Democracy and the Electronic Media

 by Imran Khan

One of the main reasons why, despite repeated elections, we have not developed a democratic culture is because the electronic media has always been government controlled. In Western democracies the electronic media has played a major part in consensus building, and consensus is one of the pillars of democracy. In real democracies every issue, whether contentious of banal, is debated on TV talk shows and all shades of opinion are freely expressed. The public becomes the jury and gives its verdict after listening to all arguments. Hence in Britain issues like joining the European Common Market, whether to have a single currency, reducing the powers of the House of Lords, or the future of the monarchy are continuously under debate. Listening to all points of view educates and informs people so they are able to make educated and informed choices. An informed public almost always excludes extreme views and extreme groups realise that they are likely to be marginalised if they deviate too far away from the public consensus.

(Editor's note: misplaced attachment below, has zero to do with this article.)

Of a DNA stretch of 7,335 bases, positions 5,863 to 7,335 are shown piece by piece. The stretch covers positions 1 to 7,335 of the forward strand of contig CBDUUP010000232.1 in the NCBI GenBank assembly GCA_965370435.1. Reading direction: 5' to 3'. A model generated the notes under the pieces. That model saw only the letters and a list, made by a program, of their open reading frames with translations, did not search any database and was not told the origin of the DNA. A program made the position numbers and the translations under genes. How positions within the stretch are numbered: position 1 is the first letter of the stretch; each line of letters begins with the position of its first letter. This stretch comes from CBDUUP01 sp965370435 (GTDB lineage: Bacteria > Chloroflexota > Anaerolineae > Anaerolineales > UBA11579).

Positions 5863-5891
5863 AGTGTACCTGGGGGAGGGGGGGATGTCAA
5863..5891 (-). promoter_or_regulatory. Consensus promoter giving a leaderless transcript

In the recent US Presidential and Senate elections almost $3 billion were spent, largely on the electronic media. By the time the people cast their votes they were clear about what each candidate stood for. The most interesting were the presidential debates. It showed that the public was not just impressed by glib talk but factors such as ‘likebility’ and who was more ‘human’ changed the opinion polls in favour of Bush, factors that would have been irrelevant in the press. The press plays a complimentary, but different, role to the electronic media. In Western democracies the electronic media hardly ever airs the government stance on an issue without allowing the opposition to give their version. Once the public hears all sides of the argument its verdict is reflected in the opinion polls. All governments take serious note of the opinion polls for they are antennae that act as an early warning system sending signals to government and opposition and to interest groups as well. Hence debates on the electronic media perform two most important tasks in promoting a democratic culture: first, the building of consensus and second forcing government to become sensitive to public opinion. Moreover a free electronic media can protect the public through investigative programmes that keep a check on the government’s abuse of power or those that protect consumers from extortion, adulteration etc.